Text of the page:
may extend directly outwardly if desired. They the lever 61, and consequently the respective
are mounted on rods 45 and 46 respectively which tensioning of the rubber strands,‘ may be. ad
are rotatably held in sleeves 41 and 48. Each rod justed.
70
Instead of having the simultaneous operation of
is arranged to be rotated through the medium
and also eliminates torsional strain.
,
.'of a link 50, a bell crank lever 5|, and an arm
52. Each arm is connected to the control stick
52a through the medium of a lost-motion con
75. nection 53 and link work 54; Hence, as is ob‘
the wing tip control members result from the
latter‘ partof the pedal movement they maybe
cperatedby the latter part of the forward move
ment of the control stick. In thiscase the mem 75
2,118,254
4
In'Fig. 10 there is illustrated a form of plane
having a special cooling means for the engine
bers 51, 58 and 59a are eliminated. A rod 88a
extends rearwardly from each bell crank lever
59b, and encircles a rod 68b having a head 68c at
its forward end, its rear end being attached to.
the rod 55. When the rearward movement of
and particularly adapted for trans-oceanic ?ying
by a single pilot or when gasolene leakage or
engine stoppage prevents further engine opera- 5 _
tion by the provision of an upwardly and rear
,the control stick is su?icient to bring the head
wardly extending slot 11, which is adapted to
680 in contact with the encircling end of the rod
58a the lever 58b and the wing tip members 43
carry air over the heated parts of the engine,
an easy cooling of the engine is e?ectuated.
Similar means may be utilized in the cooling of i0
and 44 are swung. Preferably, these are not
swung all the way, so that banking and steering
engines of other planes, as for example the plane
shown in Fig. 1. In the event of fuel or engine
is still possible.
Both the absence of ?n, rudder or other ver
failure during long ?ights the engine becomes a
dead weight. A plane such as exempli?ed, how
tical surfaces, and the contour of the plane itself,
assist in permitting a ?at spin of su?icient R. P.
‘ever, is well adapted for use as a soaring plane 15
because of its effectively designed contours.
With the dead weight of the engine eliminated it
may be soared until landing is possible. Accord
15 M. so as tomaterially reduce the vertical velocity
and decrease the impact when the craft strikes
the ground. The provision of a centrally-dis
posed propeller obviously does not materially af
fect the ?at spin rotation.
ingly, the engine 18 is loosely mounted on a ?oor
The wing tip con
board 19 hinged at 80 and releasably secured at 20
8| so that when the fuel is exhausted the securing
means 8| may be released, the engine permitted
to fall off, and the ?oor board drawn back into
capable of producing a yawing and- ele
20. trollers
vator effect in conjunction with the rear yawing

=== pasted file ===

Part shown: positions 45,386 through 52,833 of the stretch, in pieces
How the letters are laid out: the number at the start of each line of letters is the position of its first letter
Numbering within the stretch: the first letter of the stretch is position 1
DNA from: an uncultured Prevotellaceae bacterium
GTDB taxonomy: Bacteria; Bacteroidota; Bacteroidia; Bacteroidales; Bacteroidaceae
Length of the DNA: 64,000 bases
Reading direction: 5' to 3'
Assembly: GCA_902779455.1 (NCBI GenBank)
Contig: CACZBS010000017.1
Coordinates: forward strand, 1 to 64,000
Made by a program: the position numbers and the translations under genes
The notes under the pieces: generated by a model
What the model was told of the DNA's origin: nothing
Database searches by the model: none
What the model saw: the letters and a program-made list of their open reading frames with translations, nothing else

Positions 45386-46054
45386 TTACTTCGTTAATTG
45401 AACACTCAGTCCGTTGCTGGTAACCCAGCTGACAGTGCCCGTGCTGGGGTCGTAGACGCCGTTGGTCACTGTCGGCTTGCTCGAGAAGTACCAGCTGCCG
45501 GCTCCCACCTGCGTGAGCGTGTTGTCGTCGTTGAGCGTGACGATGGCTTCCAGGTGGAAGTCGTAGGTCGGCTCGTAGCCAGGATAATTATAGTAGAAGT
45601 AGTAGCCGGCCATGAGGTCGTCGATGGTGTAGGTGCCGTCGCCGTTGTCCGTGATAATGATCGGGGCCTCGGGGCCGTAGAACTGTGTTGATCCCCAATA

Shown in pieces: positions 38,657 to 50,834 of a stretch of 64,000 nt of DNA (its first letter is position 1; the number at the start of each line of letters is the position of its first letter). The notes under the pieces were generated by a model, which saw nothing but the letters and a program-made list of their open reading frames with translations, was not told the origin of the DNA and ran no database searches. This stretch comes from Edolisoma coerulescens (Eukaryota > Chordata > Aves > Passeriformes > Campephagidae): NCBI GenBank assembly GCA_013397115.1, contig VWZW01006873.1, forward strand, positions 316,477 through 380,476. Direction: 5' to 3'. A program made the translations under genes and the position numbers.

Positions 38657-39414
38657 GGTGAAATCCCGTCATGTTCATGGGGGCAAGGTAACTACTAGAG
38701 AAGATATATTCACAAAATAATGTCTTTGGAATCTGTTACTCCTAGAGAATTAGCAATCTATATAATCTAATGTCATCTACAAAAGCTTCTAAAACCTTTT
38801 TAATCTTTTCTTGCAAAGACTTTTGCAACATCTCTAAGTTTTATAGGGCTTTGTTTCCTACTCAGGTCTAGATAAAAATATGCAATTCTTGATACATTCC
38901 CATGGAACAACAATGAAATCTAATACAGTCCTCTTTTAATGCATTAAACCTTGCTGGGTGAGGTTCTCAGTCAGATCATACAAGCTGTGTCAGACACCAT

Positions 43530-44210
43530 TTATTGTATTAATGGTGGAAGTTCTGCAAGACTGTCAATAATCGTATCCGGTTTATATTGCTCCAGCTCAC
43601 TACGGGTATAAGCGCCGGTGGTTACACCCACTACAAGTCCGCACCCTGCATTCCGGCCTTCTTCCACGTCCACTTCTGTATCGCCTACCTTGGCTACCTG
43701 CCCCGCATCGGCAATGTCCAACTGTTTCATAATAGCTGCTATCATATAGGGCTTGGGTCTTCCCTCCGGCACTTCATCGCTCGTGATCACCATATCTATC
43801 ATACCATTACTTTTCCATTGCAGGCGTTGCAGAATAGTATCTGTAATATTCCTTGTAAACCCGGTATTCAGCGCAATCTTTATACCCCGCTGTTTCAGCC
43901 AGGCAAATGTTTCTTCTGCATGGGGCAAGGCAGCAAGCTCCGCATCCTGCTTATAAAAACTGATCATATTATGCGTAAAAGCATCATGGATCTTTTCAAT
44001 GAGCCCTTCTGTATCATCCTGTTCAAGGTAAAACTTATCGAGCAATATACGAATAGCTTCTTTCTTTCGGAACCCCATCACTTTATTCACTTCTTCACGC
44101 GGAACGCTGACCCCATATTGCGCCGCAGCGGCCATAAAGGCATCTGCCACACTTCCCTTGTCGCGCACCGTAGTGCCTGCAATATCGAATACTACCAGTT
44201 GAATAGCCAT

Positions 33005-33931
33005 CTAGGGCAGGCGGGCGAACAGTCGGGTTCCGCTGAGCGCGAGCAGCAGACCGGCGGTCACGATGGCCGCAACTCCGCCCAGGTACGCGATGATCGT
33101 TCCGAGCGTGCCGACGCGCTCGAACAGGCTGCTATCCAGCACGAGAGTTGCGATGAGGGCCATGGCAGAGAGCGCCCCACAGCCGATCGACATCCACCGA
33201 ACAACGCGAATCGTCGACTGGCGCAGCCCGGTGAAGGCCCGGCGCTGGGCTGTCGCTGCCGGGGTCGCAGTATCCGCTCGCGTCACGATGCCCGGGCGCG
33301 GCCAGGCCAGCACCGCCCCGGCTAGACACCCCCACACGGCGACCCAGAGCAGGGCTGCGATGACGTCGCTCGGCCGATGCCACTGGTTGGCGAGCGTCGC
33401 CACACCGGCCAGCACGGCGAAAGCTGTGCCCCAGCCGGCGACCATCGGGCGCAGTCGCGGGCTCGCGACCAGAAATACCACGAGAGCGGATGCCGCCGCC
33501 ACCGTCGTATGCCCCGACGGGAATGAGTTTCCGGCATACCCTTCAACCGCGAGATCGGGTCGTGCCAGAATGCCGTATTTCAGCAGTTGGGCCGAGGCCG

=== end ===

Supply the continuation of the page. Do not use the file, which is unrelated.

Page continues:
and elevator surfaces will give a positive and ef
fective control in either the ?at or the tail spin.
The pilot will be able to go into or out of the
25 spin at will. The absence of vertical control
surfaces. will also reduce drift to a minimum
when ?ying in a cross-wind, and will markedly
.increase the stability in squalls or gusty weather.
As exempli?ed, theplane is shown as equipped
30 with a propeller 69 carried on a standard 10 dis
place.
Figs. 13 and 14 illustrate how rocket planes
and 85, so that the plane may be steered in a de
thickness on the body portion. By so placing
sired direction by cutting ‘out or otherwise limiting
the ' propeller such tendency toward burbling
the effect of one or more of the propulsion mem
above the rear of the body portion (i e., at the top
side of the trailing edge) as may exist even in
the form of plane exempli?ed is further counter
bers. It is also to be noted that the propulsion 35
members 84 and 85 are carried on wingtip con
trol members 86 and 81, so that their direction of
action may be changed to facilitate the steering.
acted by the draft of air from the propeller.
Other propeller arrangements may be utilized,
With the propulsion members 84 and 85 cut out,
the control members 86 and 81 may be utilized 40
One desirable form of propeller ar~
40 rangement is shown in Fig, 7, wherein two pro
pellers ‘II- and ‘I2, each disposed overvone of the
faired sections of the wing portions at a point
at the rear of the center of pressure are utilized.
‘With this arrangement the propellers act to
in the same manneras the control members 43
and 44, the present exempli?cation illustrating
a; form of construction in which such control
members extend directly outwardly from the wing
portions rather than outwardly and rearwardly 45
45 deaden such eddies as are set up by the change
as in Fig. 1.
in slopeat the junction of the body and wing
-
.
'